Free Press Journal

Mutual Funds: An investment vehicle in your portfolio


Investors should look at mutual funds as an investment vehicle in their investment portfolio, writes Shalini Dhawan.

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As a financial planner and advisor, the planning exercise I do for clients, throws up a lot of investment needs. These needs spring from the fact that clients have many things they want to achieve with their money – be it overseas education for children or that new fancy car or even that pristine retirement. The list of goals and milestones to be achieved is long. During the planning exercise, a lot of clients usually do realize that they need to invest in order to achieve these various things they want.

Many of them though, have one common question they ask. The question being – “Is there a silver bullet for my investment needs”, as in “Is there a simple solution to this complicated task of investing for various goals”. In my experience of many years in the advisory business, I do think that mutual funds could well be that silver bullet that investors are seeking to simplify their investments.

Of course a lot of investors do feel that mutual funds are risky, and that they would rather invest in bank FDs. As a planner I would say that, yes, some part of your monies should be in FDs, but not all of it. The resistance to using mutual funds as an investment vehicle may be stemming from the fact that they are not understood and the benefits are not clearly experienced by investors. Let us understand therefore the merits of using mutual funds as an investment vehicle.

Mutual funds are simple investment vehicles and are suitable for wealth creation and generating a corpus – Investors can invest simply in a monthly manner by using Systematic Investment Plans (SIPs) and not be burdened by needing any big lumpsums to start investments.

SIPs over long term time frames have generated sizeable corpuses for investors. An internal study done showed that, monthly investments of Rs. 10000 over 15 years have grown to become Rs. 80-100 lakhs i.e. approx.5-6 times, versus the Sensex which has grown 3 times. Infact, irrespective of the choice of which category of equity mutual fund schemes, money invested grew between 4-6 times of investment versus approx. 3 times on the Sensex.

This study done exemplifies that systematic and regular investments using mutual funds as a mode of investments have the potential to create wealth for investors over the long term.

Scheme Invested Amount (Rs. 1000 p.m. for 15 years) Market Value as on 31.08.2016 (Rs.) CAGR (% p.a.) Growth (times)
A balanced  mutual fund scheme 18 lakhs 80.6 lakhs 10.5% 4.5
A large cap mutual fund scheme 18 lakhs 90.8 lakhs 11.4% 5.0
A flexi cap scheme 18 lakhs 109.9 lakhs 12.8% 6.1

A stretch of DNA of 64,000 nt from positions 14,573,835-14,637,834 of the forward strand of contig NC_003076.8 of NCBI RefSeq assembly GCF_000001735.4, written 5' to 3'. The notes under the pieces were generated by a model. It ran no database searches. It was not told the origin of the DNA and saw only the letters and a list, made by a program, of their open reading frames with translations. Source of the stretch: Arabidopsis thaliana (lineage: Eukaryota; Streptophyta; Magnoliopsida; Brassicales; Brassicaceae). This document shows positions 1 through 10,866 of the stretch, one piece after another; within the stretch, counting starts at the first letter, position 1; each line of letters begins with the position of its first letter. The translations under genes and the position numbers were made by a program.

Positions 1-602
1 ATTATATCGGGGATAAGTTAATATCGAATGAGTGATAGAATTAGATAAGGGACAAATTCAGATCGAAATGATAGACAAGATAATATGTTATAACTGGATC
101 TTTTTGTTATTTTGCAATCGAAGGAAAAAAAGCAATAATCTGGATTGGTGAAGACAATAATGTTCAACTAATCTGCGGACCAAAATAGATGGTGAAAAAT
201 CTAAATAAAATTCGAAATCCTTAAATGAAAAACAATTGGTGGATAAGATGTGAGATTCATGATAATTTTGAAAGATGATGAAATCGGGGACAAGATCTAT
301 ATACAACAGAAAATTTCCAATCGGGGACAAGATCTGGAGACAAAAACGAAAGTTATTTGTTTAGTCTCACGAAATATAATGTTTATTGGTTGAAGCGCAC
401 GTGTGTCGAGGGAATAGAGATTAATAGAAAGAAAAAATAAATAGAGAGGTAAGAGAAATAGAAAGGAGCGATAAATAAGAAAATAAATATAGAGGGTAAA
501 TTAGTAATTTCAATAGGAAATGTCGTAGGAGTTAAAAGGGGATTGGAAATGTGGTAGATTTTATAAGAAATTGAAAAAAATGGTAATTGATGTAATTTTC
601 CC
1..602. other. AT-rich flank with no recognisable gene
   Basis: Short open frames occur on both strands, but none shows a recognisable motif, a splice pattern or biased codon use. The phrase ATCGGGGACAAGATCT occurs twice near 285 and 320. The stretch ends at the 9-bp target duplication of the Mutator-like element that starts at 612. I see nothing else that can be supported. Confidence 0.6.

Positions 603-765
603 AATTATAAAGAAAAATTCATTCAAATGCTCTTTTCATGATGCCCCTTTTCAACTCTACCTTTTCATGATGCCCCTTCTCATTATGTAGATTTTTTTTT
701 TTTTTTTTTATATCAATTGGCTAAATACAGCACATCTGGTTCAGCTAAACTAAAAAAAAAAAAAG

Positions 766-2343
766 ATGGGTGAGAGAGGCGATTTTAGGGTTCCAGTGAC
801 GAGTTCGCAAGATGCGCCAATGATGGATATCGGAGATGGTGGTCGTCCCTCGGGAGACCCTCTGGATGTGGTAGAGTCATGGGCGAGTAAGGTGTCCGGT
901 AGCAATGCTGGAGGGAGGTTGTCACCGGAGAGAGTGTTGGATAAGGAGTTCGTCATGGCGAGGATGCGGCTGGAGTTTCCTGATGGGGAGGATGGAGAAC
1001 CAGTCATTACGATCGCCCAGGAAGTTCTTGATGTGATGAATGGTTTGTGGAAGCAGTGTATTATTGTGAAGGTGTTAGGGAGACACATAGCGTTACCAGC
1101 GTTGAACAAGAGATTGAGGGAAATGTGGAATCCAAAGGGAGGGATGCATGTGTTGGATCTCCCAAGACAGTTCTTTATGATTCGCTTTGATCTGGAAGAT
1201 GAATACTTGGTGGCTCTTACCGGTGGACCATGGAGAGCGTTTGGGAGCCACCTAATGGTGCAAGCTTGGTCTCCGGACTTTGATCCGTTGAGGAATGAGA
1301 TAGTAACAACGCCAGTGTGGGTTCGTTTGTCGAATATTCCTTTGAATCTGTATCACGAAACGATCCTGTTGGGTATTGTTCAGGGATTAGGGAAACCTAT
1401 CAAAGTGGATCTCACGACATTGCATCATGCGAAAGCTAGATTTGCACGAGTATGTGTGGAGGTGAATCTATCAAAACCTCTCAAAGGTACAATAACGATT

Sensex 18 lakhs 55.9 lakhs 7.9% 3.1
Nifty 18 lakhs 55.6 lakhs 7.8% 3.1
Past performance is not an indicator of future performance. Mutual Funds are subject to market risk

Mutual funds give investors access to professional managers – As mutual funds are managed by knowledgeable and expert fund managers, investors get access to some of the best minds in investment management and professional management and in depth research to manage their monies. Most investors would usually not have the time or the bandwidth to spend time from their busy schedules to spend on this kind of activity.

Mutual funds give investors access to multiple asset classes – Most investors think that mutual funds are risky as they invest in equity markets. All mutual fund schemes are not so. Mutual funds in India today are of different categories and invest in various asset classes such as debt, equity, gold, international equities and a combination of different asset classes as well. These schemes thereby give investors a choice of a variety of asset classes to distribute their investments into, thereby enabling an easy investing experience.

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Mutuals funds aid investors in risk diversification – As most investors know, there is risk in putting all your eggs in one basket. By using mutual fund schemes as investors can invest across asset classes (equity, debt, gold, commodities) and across geographies (India, Overseas) and thus they can diversify the risk appropriately.

Mutual funds can be used to achieve tax efficient returns – Gains made on equity mutual fund investments held for more than a year are tax free in the hands of the investor. Although one year may be a short term horizon and investors should have a longer horizon when investing in equity, nevertheless from a tax perspective the gains made from such equity funds held for more than a year are tax free. In the case of debt mutual funds, gains from such funds held for more than three years have indexation benefits, that bank FDs don’t. Therefore in comparison to bank FDs, this indexation benefit available to debt funds can improve returns for investors.

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To summarise one can say that with all the above benefits in mind, investors should look at mutual funds as an investment vehicle in their investment portfolio.

(The author is Co-Founder and Director of Plan Ahead Wealth Advisors, a SEBI Registered Investment Advisor and can be contacted on